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Distinguishing Scholarly Journals from Other Periodicals

7 February 2011

Distinguishing Scholarly Journals from Other Periodicals

Journals, magazines, and newspapers are important sources for up-to-date information in all disciplines.  In this guide we have divided the criteria for evaluating periodical literature into five categories:

  • Scholarly
  • Substantive News/General
  • Popular
  • Sensational
  • Trade

DEFINITIONS:

Webster’s Third International Dictionary defines

Scholarly as:

  • concerned with academic study, especially research,
  • exhibiting the methods and attitudes of a scholar, and
  • having the manner and appearance of a scholar.

Substantive as having a solid base, being substantial.

Popular means fit for, or reflecting the taste and intelligence of, the people at large.

Sensational as arousing or intending to arouse strong curiosity, interest or reaction.

Trade as geared to people who work in a specific business (or trade).

Keeping these definitions in mind, and realizing that none of the lines drawn between types of journals can ever be totally clear cut, the general criteria are as follows.

SCHOLARLY

Scholarly journals are also called academic, peer-reviewed, or refereed journals. (Strictly speaking, peer-reviewed (also called refereed) journals refer only to those journals that submit articles to several other scholars, experts, or academics (peers) in the field for review and comment. These reviewers must agree that the article represents properly conducted original research or writing before it can be published.)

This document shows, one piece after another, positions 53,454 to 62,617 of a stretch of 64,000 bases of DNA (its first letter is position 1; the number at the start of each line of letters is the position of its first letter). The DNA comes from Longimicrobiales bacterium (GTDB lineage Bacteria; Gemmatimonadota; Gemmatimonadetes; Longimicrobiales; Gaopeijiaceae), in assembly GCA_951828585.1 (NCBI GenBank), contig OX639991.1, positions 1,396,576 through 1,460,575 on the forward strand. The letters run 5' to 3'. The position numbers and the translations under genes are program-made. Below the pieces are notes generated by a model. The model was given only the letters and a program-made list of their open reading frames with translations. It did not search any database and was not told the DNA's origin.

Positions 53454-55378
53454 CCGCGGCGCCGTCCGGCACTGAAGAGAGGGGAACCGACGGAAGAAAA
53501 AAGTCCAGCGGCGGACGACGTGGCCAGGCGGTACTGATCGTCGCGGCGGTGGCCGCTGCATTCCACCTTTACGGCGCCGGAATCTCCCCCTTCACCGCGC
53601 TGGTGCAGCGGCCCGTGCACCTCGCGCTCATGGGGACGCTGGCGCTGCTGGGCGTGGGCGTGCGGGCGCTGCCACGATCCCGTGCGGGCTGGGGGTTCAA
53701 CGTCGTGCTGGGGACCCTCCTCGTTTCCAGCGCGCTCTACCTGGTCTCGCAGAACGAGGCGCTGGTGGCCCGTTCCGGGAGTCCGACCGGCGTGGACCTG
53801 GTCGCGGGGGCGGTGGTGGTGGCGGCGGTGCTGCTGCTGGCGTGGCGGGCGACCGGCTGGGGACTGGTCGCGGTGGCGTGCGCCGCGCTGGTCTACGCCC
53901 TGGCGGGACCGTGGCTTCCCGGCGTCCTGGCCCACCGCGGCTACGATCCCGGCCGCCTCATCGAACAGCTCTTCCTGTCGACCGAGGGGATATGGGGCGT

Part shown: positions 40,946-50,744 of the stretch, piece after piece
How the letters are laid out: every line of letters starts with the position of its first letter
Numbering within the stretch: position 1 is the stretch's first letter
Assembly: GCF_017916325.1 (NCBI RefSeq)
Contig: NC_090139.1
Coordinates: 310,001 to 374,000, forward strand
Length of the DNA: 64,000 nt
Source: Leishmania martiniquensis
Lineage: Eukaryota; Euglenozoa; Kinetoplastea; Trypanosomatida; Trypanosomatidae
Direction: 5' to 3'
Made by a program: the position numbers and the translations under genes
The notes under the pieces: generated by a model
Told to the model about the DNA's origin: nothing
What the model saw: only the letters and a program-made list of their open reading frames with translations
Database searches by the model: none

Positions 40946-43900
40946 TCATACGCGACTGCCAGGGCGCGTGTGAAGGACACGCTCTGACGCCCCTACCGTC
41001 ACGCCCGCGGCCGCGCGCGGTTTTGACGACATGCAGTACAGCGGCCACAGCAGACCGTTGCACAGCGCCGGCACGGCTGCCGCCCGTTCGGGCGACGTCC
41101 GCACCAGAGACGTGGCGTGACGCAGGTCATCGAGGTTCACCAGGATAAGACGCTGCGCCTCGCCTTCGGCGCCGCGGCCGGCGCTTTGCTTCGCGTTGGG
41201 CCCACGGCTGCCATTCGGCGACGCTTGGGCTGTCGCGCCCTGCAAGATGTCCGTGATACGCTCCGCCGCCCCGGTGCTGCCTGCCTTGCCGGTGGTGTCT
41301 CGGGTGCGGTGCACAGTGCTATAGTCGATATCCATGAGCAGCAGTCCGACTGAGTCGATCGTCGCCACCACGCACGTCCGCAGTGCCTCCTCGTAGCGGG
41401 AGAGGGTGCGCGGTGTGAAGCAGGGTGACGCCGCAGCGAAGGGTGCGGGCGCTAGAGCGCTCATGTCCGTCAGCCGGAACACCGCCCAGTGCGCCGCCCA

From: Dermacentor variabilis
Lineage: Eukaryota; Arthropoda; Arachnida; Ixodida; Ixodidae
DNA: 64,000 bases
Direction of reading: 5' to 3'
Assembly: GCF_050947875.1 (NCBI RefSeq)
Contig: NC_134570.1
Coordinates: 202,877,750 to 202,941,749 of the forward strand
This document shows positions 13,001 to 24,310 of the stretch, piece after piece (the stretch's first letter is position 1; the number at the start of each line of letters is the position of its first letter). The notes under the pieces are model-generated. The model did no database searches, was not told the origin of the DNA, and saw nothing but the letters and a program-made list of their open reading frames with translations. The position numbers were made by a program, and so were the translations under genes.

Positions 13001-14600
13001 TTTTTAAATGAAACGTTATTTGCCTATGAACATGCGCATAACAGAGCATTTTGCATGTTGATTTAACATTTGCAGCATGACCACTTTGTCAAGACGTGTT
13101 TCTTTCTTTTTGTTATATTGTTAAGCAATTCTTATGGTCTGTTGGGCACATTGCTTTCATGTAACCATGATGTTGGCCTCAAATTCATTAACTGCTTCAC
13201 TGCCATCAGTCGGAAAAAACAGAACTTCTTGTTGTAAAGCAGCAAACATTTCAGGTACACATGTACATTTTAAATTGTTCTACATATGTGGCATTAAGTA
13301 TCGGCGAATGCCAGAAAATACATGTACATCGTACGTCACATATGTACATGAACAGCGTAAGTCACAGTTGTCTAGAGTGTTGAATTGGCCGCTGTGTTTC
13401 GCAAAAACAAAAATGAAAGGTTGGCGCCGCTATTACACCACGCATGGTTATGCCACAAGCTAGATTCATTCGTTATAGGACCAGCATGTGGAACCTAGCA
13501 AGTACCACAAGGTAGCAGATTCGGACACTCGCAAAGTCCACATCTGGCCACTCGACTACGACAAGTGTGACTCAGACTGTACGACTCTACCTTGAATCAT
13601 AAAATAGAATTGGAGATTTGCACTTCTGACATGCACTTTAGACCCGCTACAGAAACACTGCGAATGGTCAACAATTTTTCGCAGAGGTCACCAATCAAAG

What to look for:

  • Scholarly journal articles often have an abstract, a descriptive summary of the article contents, before the main text of the article.
  • Scholarly journals generally have a sober, serious look. They often contain many graphs and charts but few glossy pages or exciting pictures.
  • Scholarly journals always cite their sources in the form of footnotes or bibliographies. These bibliographies are generally lengthy and cite other scholarly writings.
  • Articles are written by a scholar in the field or by someone who has done research in the field. The affiliations of the authors are listed, usually at the bottom of the first page or at the end of the article–universities, research institutions, think tanks, and the like.
  • The language of scholarly journals is that of the discipline covered. It assumes some technical background on the part of the reader.
  • The main purpose of a scholarly journal is to report on original research or experimentation in order to make such information available to the rest of the scholarly world.
  • Many scholarly journals, though by no means all, are published by a specific professional organization.

EXAMPLES OF SCHOLARLY JOURNALS:

  • American Economic Review
  • Applied Geography
  • Archives of Sexual Behavior
  • Journal of Comparative Family Studies
  • Journal of Theoretical Biology
  • Modern Fiction Studies

SUBSTANTIVE NEWS OR GENERAL INTEREST

These periodicals may be quite attractive in appearance, although some are in newspaper format. Articles are often heavily illustrated, generally with photographs.

What to look for:

  • News and general interest periodicals sometimes cite sources, though more often do not.
  • Articles may be written by a member of the editorial staff, a scholar or a free lance writer.